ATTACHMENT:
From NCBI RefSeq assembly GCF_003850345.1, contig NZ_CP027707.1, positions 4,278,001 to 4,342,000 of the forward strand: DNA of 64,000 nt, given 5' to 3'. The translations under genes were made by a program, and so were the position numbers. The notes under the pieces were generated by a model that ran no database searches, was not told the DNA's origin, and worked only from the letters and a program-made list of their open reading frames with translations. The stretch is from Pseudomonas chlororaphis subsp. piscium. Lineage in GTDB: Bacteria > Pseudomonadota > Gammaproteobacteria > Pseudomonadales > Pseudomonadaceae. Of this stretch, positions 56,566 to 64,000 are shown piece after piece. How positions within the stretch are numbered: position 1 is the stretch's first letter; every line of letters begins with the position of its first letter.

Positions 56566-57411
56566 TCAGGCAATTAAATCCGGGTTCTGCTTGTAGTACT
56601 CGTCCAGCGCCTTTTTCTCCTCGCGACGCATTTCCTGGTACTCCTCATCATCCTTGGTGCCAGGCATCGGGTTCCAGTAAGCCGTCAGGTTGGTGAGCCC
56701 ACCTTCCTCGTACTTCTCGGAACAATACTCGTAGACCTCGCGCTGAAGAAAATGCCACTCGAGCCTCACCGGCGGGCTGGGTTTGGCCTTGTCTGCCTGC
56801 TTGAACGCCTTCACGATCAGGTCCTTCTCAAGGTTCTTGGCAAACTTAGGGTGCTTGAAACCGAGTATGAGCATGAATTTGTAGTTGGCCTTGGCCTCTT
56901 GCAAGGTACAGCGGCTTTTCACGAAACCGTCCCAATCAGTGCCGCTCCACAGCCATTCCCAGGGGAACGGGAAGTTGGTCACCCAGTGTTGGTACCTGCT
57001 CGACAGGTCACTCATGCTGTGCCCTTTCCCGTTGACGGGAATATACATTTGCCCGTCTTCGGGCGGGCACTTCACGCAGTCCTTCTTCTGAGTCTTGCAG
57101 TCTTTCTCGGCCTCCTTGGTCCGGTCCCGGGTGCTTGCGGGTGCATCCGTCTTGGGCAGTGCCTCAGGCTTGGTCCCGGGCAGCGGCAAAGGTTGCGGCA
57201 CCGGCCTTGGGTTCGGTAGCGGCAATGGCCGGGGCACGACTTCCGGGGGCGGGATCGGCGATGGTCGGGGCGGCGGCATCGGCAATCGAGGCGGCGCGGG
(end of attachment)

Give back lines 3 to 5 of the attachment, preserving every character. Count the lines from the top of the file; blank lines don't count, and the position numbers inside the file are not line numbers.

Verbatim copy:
56566 TCAGGCAATTAAATCCGGGTTCTGCTTGTAGTACT
56601 CGTCCAGCGCCTTTTTCTCCTCGCGACGCATTTCCTGGTACTCCTCATCATCCTTGGTGCCAGGCATCGGGTTCCAGTAAGCCGTCAGGTTGGTGAGCCC
56701 ACCTTCCTCGTACTTCTCGGAACAATACTCGTAGACCTCGCGCTGAAGAAAATGCCACTCGAGCCTCACCGGCGGGCTGGGTTTGGCCTTGTCTGCCTGC